Is your number up this tax time? Claims the ATO will scrutinise

CPA Australia
  • Disproportionate expense claims will set off alarm bells with the ATO
  • Focus areas likely to include rental property claims and crypto profits
  • Having the evidence required to support what’s in your return is fundamental

No one likes being treated as just a number, but with millions of returns and tens of billions of dollars at stake, that’s the reality when it comes to how the Australian Taxation Office (ATO) assesses tax returns.

The ATO uses data-driven profiles based on things like employment type and financial investments to identify where some people may be pushing the boundaries.

If your claims are disproportionate to what the ATO would expect from someone in a similar job to you, or with similar financial investments, you may be asked to provide additional evidence to validate your claims.

That’s why CPA Australia is urging Aussies to be thorough with their tax returns, including declaring all earnings and having evidence to back up any deductions. Anything that stands out from the crowd may attract the ATO’s attention.

“It’s important that everyone pays the right amount of tax and claims what they are entitled to,” said CPA Australia spokesperson Gavan Ord. “The ATO uses highly sophisticated analytics to scrutinise all claims, including those relating to working from home and motor vehicle expenses, income from rental properties, as well as undeclared income from investments like cryptocurrency.

“Your tax return is your personal responsibility, and you should be as thorough as possible when declaring your income and claiming deductions. Failure to properly declare all of your income, or over-the-top expense claims, may set off alarm bells and your claims could be rejected if you don’t have the evidence.”

Work-related expenses 

Work-related deductions are the biggest deduction in most Australians’ tax returns, and some individuals may be tempted to overstate their expense claims in this area. Others may put in claims without sufficient evidence to support them.

The ATO is focused on ensuring the correct apportioning of expenses between work and private use, including when you work from home. Keeping a diary of all your work-related activity and having the corresponding receipts is crucial. Your record should include:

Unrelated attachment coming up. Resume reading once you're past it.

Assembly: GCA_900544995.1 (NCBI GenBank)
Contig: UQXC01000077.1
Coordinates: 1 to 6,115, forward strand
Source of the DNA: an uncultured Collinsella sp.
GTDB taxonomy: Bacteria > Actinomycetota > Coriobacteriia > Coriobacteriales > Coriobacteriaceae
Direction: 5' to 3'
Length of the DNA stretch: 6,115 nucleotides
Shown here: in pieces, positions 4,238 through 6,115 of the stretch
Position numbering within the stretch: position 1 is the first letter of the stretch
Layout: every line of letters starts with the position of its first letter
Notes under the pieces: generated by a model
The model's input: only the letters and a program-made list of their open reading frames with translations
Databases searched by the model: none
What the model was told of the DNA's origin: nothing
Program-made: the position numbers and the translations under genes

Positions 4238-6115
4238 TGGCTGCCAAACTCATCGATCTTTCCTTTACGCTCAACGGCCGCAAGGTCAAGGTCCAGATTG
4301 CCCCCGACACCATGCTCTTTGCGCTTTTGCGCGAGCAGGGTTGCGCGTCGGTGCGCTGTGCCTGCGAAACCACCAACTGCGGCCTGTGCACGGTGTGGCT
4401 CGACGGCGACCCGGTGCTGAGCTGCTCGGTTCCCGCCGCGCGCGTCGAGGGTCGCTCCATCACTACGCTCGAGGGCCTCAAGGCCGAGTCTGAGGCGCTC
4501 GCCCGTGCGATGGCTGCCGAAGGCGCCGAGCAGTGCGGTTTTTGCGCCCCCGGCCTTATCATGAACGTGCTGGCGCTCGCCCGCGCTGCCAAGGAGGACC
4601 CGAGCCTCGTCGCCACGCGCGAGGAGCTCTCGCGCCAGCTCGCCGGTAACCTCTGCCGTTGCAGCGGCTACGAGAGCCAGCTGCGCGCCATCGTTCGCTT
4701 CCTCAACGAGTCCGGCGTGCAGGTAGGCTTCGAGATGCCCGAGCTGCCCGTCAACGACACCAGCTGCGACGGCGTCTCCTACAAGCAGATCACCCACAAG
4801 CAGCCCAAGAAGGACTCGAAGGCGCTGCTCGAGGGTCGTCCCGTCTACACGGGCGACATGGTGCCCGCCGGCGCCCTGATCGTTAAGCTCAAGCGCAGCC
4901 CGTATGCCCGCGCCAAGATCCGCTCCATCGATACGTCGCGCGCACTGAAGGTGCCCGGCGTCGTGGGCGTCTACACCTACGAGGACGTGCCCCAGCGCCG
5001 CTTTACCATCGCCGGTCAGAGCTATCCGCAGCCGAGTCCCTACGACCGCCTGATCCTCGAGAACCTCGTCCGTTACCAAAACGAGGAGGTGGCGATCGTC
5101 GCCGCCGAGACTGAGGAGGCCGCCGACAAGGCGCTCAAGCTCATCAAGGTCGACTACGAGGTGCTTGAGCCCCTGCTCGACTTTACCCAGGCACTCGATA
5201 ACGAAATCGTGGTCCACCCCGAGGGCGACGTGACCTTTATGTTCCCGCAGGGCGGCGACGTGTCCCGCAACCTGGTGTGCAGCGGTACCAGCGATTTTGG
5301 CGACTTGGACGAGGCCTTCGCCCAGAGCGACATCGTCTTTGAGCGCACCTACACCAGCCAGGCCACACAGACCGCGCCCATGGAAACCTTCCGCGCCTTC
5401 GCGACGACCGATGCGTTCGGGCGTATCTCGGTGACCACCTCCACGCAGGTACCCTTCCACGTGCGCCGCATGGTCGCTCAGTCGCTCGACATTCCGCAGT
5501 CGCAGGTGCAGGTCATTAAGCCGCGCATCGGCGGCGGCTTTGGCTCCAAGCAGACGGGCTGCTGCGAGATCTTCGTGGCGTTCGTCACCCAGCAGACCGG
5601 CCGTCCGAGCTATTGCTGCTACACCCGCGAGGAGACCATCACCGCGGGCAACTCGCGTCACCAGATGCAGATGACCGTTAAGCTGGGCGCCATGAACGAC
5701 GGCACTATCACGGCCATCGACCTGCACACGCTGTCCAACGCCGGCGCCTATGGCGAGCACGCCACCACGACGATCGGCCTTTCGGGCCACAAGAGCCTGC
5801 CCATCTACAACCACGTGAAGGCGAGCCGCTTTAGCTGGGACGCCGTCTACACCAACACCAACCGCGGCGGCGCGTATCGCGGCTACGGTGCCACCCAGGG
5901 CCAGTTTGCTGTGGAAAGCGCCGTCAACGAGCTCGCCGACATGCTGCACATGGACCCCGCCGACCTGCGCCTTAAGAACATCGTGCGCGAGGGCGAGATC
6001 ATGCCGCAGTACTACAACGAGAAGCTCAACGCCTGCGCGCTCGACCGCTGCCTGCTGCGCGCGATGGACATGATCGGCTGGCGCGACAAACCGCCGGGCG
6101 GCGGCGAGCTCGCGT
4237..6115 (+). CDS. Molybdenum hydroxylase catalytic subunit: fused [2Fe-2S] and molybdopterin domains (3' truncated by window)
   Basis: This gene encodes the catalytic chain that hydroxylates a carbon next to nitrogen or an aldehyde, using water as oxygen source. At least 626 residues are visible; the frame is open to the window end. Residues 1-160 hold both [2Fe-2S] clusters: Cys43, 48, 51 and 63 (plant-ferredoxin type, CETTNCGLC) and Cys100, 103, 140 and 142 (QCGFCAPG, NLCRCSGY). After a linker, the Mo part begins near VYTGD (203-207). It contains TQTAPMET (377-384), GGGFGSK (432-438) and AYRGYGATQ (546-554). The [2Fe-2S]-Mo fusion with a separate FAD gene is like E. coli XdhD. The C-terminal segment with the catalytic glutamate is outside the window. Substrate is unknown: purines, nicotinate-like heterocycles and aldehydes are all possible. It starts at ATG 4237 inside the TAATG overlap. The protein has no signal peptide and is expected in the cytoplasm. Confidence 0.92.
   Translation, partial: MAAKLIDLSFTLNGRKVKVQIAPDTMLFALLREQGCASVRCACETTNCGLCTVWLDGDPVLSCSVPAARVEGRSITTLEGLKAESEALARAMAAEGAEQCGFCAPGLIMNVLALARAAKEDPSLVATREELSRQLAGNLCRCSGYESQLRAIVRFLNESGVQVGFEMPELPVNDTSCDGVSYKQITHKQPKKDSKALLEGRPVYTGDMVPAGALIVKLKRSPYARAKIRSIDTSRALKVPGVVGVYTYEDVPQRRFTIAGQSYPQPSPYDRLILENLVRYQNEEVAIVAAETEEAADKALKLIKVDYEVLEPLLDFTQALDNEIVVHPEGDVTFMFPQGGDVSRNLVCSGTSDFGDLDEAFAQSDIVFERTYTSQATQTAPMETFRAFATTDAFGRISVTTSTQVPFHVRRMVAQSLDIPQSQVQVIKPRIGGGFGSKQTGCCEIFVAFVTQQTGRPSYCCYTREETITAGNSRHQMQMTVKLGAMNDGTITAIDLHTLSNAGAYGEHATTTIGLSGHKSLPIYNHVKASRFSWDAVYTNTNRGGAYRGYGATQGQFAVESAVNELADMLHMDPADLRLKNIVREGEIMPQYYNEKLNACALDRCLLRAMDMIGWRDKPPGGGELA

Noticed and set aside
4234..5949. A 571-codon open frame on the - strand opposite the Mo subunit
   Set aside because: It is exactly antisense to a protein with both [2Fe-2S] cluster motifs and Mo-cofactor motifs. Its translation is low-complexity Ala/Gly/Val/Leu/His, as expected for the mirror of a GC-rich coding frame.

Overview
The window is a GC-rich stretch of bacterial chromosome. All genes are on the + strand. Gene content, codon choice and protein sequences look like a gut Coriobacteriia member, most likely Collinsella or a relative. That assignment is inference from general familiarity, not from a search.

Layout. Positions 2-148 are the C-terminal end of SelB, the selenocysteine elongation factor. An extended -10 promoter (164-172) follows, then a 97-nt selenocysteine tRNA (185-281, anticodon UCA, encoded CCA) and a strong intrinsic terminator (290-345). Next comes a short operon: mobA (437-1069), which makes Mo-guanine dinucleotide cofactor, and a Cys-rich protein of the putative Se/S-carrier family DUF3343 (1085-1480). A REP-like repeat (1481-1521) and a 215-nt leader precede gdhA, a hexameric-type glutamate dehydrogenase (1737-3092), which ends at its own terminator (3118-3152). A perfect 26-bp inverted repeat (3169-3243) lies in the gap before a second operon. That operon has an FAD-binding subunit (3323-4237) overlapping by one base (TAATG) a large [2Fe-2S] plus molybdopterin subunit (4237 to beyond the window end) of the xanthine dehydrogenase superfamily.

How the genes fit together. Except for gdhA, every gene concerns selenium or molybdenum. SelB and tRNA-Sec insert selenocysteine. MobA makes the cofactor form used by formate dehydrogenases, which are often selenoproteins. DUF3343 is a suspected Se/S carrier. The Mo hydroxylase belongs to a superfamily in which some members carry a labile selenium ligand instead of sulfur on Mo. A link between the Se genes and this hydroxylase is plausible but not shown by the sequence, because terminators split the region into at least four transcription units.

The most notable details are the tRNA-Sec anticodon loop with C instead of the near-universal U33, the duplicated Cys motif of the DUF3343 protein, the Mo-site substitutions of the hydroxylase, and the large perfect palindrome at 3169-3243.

• a record of hours worked from home, for example a timesheet
  • evidence of running expenses such as phone and electricity bills
  • receipts and supporting documents for depreciating assets, like technology and office furniture. 

There are two ways to calculate working from home deductions – the fixed rate method (when you can claim a set rate of 67 cents for every hour worked from home) and the actual cost method. Having records mean you can choose which works best based on your individual circumstances.

Motor vehicle expenses

There are two methods of claiming a tax deduction for motor vehicle use for work purposes, but whichever is used, you must ensure the claim is accurate and properly evidenced, whether it’s for fuel, servicing or lease payments.

If you use a motor vehicle for both business and private use, you must be able to correctly identify and justify the percentage you are claiming as business use. The percentage that is for private use isn’t claimable. To claim accurately, you will need to use a logbook or diary to record private versus business travel. Travelling from home to work is considered private use, unless you are a home-based business and your trip was for business purposes.

Income from rental properties

For rental property claims, the ATO is focusing on owners who make claims for renovations as repairs. Repairs to the property because of wear and tear or damage from tenants are tax deductible. However, if the work results in an improvement rather than just repairing damage, or results in the replacement of an asset, the expenses will be capital in nature and you can only claim a depreciation expense, not for the entire cost in the year it was spent.

Claiming mortgage interest in full when there were drawdowns for private purposes, as well as declaring net income after expenses from annual rental summary of real estate as gross income, will also be under the microscope.

Undeclared income (e.g. crypto profits)

The ATO is also focused on undeclared income, now including money made from cryptocurrency. The most common use of crypto is as an investment, in which case the crypto asset is subject to capital gains tax (CGT). If you acquire a crypto asset as an investment, transactions such as disposal, exchange or swaps are a CGT event, and you may make a capital gain. If you hold the crypto asset as an investment, it will not be exempt from CGT as a personal use asset. You will make a capital gain if the proceeds from the disposal of your crypto asset is more than its cost base.

To work out if you made a capital gain or capital loss from each CGT event, keep your records for each crypto asset and your transactions. You may be able to reduce capital gains using the CGT discount if you hold your crypto asset for at least 12 months.

Source: CPA Australia

The information provided in this article is general in nature only and does not constitute personal financial advice. 

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